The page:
The Nurses’ Home
March 6th 1915
My own dear Cyril
I have been wondering how those poor old feet have been these last few days and hope they are better. To harden the souls of our feet, we nurses rub in methylated spirit, but I suppose “mere man” would not take the trouble!
Wilfred’s fiancée wrote me a very nice letter, she had not heard from Wilfred since his regiment was sent to German SW Africa. She saw him before he went and said he was very much burnt by the sun, almost black, his face was such a deep copper colour. She is nursing private cases until his turn comes round to go to the Front – after that she would like to be in a hospital for a bit as she prefers the life to that of private nursing.
I heard from your Mother today – she is well enough now to come downstairs and to see visitors. “Ma” had called the day your Mother wrote, also Mrs Ashwin who took her some violets. She mentioned in her letter that a Badsey woman, Mrs George Hartwell, mother of the cook at the Vicarage, is in No II ward here, having been sent in for an operation for cerebral abscess. I enquired if I might see her today and was told that she is dying and in unconscious condition having been brought in too late for an operation, it being impossible to do anything for her.
We have had a dreadful week – so many amputations which I loathe – especially as it so often falls to my lot to hold the limb steady which is to be amputated. It is a horrid feeling when the jerk comes and one finds oneself holding the severed limb. Sometimes I dream awful dreams after these amputations.
Mr Barling has resigned, so Mr Haslam has been appointed Senior Honorary and then comes Arthur’s friend Mr Gamgee. We all heaved a sigh of relief when we heard of “Gilbert’s” resignation. Some day I must send you the poem about the various Surgeons here, it was recited or sung 2 years ago at the Xmas Entertainment, and it just takes them off to a ‘T’.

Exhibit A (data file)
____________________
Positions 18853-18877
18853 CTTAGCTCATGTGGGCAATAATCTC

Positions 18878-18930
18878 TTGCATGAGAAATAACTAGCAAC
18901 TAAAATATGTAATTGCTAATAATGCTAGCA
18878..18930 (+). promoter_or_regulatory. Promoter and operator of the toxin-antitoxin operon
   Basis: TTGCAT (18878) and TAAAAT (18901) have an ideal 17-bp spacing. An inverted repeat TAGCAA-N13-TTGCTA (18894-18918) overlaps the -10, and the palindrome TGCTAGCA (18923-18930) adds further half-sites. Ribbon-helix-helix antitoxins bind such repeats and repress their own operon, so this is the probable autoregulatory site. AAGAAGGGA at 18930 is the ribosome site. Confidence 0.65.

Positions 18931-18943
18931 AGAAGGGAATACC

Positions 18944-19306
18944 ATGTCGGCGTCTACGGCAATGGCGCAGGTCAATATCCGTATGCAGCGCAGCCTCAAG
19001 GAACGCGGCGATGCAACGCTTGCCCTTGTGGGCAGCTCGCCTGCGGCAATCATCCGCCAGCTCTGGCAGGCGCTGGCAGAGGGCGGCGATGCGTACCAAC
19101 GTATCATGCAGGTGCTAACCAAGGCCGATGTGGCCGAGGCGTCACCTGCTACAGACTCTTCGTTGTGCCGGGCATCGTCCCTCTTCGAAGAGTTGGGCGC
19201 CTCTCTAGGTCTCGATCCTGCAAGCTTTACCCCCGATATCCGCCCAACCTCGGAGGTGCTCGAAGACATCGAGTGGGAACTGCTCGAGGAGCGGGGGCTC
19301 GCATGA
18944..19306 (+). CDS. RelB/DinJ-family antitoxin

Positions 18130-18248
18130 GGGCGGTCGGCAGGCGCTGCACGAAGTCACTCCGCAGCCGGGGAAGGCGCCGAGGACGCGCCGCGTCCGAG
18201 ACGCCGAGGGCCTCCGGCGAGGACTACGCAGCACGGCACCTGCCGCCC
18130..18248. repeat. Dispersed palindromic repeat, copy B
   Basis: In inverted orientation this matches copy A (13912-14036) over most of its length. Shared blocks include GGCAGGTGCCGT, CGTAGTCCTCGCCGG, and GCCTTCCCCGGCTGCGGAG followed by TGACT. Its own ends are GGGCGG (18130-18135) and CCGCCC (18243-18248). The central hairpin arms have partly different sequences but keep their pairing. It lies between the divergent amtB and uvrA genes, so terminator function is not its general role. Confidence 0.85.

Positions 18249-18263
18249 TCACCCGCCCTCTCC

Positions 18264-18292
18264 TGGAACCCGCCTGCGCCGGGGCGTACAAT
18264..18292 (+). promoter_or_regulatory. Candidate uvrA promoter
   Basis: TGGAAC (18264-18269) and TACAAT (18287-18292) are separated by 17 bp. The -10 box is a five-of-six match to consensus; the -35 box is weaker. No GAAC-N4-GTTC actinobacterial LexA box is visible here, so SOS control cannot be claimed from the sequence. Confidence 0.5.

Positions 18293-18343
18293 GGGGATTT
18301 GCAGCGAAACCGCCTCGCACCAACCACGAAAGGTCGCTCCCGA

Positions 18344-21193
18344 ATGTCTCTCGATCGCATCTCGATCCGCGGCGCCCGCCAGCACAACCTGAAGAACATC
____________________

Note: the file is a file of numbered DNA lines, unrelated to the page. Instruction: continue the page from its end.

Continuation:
When busy this afternoon I thought of you and Mr Lancaster enjoying that lovely concert at Guildford. I did envy you. Am awfully glad you went though and hope you’ll give me a detailed account of it.
Would you believe it? Theatre Sister actually apologised to me today for speaking nastily to me. Wasn’t it decent of her? She certainly was in the wrong but as a rule she sticks to her point but this time I stuck to mine and she actually sought me out and said “Nurse – I am sorry I went for you just now”. I think she realizes sometimes that she goes a bit too far.
The other day I asked her for a 10 o’clock pm pass, that is from 5 to 10, and I was quite within my rights as we are entitled to ask for a pm pass occasionally but are only entitled to 11pm passes once every 3 months. She was very snappy about it and refused it to me saying I was not entitled to it. The only reply I made was that I would not have asked for it had I known I was not entitled to it. The other nurses were furious as they have 10pm passes at least once a week as a general rule, and they wanted me to take the matter to Matron or the Assistant Matron. But somehow it seemed to me bad taste to over-ride your senior officer as it were so I did not do it, preferring to wait until I want a 10pm pass another time and then applying direct to headquarters for it. I feel sure Theatre Sister knew she had made a mistake and had been unjust (for no reason but that she was feeling like it) and that therefore she respects my having obeyed her without questioning and will in future be more reasonable.
I was very disappointed as I was going out with Nurse Sampson who was taking me to the Pictures and she had a 10 pm pass.
I am going to bed early so will close this somewhat grumpy epistle.
Goodnight – dear – God bless you.
All my love, write soon - there’s a love.
Ever your affectionate